This thesis is a qualitative case study of African-American philanthropic motivations and fundraising strategies employed to increase African-American alumni giving at a predominantly white institution, Midwestern University. The lack of research and lack of understanding of African-American alumni motivations and perceptions of philanthropic giving is the problem for this case study. It is the goal of the researcher that the findings and recommendations of this research be considered in the development of the University’s race specific fundraising strategies. The study included seven personal interviews of the Indiana State University African-American Alumni Board of Directors. Exhaustive field notes were analyzed thematically. Additionally, ex post facto regarding the AAAC Board of Directors was analyzed. Through triangulation, the researcher analyzed the data for commonalities. Commonalities found in the interviews, artifacts, and observations have been reported. This study expands our understanding in general and will assist leadership in expanding philanthropic activity and giving. Engaging and developing fundraising strategies for the untapped resource of the African-American alumni is important, yet the importance and feelings of inclusion to African-American alumni is the theme that emerged above others. The researcher found the African-American alumni are motivated to give to their alma mater based on the positive memories and relationships that were formed during their college experience. The expectation is that their financial support to the University will support the African-American students and staff of the University. As this Midwestern University has made progress, in the creation of the African-American Alumni Council, the researcher found that, the call for authenticity, transparency, and relevancy is essential to the council’s success.
    • The Roles Unions Play in Collective Bargaining Processes and, Their Impact on Negotiations for Blue-Collar VS White-Collar Employees

      Persaud, Deoram
      Collective bargaining processes, plays an important role in employee employer relations and has significant impact on the dynamics and operations of organizations. The presence of unions poses challenges to management and appeases employees. The present study examined the roles unions plays in the collective bargaining process and their impact on negotiations for white-collar versus blue-collar workers. The study investigated, whether white-collar employees receives preferential treatment over blue-collar employees, during the collective bargaining process, and whether management concessions towards white-collar employees will be perceived to be more favorable than those of blue-collar employees and correlations between job satisfaction and collective bargaining outcomes, which may be related to perceived bias for white-collar employees. A survey conducted on 120 union employees. The results of the study showed, white-collar employees received preferential treatment over blue-collar employees. Further, that 48% of participants felt that management made favorable concessions to white-collar workers. No correlations were found between job satisfaction and outcomes of collective bargaining.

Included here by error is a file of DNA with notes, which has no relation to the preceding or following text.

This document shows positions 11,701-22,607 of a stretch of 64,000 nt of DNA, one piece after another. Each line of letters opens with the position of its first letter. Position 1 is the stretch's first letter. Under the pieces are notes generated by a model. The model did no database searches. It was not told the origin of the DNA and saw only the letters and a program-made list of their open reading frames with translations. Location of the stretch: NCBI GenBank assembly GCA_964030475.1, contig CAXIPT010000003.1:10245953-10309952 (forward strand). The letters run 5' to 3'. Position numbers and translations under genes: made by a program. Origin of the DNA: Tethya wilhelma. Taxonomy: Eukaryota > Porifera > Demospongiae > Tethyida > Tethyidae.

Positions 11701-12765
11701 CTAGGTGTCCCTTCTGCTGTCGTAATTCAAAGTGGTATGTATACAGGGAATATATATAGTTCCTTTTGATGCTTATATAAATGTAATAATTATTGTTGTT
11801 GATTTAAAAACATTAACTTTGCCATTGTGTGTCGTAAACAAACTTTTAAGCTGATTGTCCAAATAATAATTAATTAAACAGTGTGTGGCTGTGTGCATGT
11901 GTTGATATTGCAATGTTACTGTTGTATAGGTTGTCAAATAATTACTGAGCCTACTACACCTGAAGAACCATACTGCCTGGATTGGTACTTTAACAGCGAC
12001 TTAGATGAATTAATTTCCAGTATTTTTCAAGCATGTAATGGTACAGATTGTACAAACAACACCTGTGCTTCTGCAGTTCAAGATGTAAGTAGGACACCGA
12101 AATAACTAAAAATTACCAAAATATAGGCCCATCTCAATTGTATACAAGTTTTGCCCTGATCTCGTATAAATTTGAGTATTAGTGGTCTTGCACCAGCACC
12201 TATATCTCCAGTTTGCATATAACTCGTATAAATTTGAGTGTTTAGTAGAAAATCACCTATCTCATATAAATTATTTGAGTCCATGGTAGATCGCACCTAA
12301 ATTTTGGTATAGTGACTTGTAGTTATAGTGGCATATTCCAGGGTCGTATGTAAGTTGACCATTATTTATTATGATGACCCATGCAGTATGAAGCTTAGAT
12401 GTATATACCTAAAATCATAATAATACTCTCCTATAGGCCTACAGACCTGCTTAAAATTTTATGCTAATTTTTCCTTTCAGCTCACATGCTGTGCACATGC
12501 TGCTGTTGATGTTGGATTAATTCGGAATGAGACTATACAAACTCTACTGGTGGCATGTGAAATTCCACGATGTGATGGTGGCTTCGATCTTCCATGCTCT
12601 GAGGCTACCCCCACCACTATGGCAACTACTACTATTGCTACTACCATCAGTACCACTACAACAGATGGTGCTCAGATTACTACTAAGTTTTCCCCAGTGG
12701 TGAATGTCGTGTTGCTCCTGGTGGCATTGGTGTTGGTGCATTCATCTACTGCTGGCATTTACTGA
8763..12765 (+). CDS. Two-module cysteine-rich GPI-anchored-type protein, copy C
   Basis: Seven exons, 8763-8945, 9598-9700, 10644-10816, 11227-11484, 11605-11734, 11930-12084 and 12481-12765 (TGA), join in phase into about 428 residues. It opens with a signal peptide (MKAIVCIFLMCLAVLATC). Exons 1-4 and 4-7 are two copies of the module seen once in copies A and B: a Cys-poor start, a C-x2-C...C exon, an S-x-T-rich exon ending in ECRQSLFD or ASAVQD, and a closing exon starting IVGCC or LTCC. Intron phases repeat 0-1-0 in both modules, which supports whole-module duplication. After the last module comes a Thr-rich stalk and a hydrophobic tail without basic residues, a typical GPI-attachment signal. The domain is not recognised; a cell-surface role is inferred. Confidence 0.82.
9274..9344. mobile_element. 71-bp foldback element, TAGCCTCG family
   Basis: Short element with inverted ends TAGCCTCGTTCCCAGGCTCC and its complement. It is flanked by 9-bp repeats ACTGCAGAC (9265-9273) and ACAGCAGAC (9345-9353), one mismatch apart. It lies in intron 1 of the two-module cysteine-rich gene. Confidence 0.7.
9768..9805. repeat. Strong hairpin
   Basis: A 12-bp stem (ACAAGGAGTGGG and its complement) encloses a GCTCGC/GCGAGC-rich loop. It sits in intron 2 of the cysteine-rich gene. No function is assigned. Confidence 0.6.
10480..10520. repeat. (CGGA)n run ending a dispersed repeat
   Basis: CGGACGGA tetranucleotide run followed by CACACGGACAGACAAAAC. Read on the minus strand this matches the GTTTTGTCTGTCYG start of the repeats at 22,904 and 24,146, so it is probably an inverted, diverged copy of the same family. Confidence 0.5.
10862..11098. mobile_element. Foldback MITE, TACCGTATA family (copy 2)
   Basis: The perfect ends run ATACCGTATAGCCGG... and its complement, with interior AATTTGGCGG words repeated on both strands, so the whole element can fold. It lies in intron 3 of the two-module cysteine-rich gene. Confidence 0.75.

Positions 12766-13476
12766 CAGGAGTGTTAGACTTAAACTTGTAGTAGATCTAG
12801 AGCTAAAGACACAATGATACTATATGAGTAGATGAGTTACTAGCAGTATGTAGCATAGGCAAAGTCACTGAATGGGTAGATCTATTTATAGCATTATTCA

• Identification of Influential Promotion Decision Determinants for Advancement to First-Level Manufacturing Supervisor

      Serkownek, Sandra
      Promotion is an important element in today’s work environment from the perspective of employees, managers, and human resource development professionals. This study advanced the understanding of promotion by identifying and describing the critical determinants, as perceived by the decision-makers, leading to the advancement of employees to first-level manufacturing supervisor positions. The study utilized two data acquisition phases. Phase one of the study’s data acquisition component utilized semi-structured interviews with highly experienced managers in the manufacturing supervisor promotion process. Phase two employed an online survey. The purpose of the latter was to acquire expert testimony that would accurately delineate determinants critical to the decision-making process. The survey required these managers to (a) rate the list of determinants using a Likert scale and (b) compare each determinant to its complements in each Likert scale category and rate on a scale of 0 to 100% its influence on the promotion decision. Utilizing the median ranking for each determinant, the most influential determinants were found to be (1) demonstrates character, integrity, and trustworthiness; (2) accomplishes tasks, productive, energetic; (3) appropriate attitude toward peers, subordinates, and superiors - team player, works well with others; (4) good people management skills, uses authority wisely, builds relationships and cares about individuals; and (5) seeks assistance when needed - recognizes issues that must be handled, especially those that should include other management personnel. A Bayesian analysis revealed these determinants accounted for approximately 82% of the positive promotion decision-making.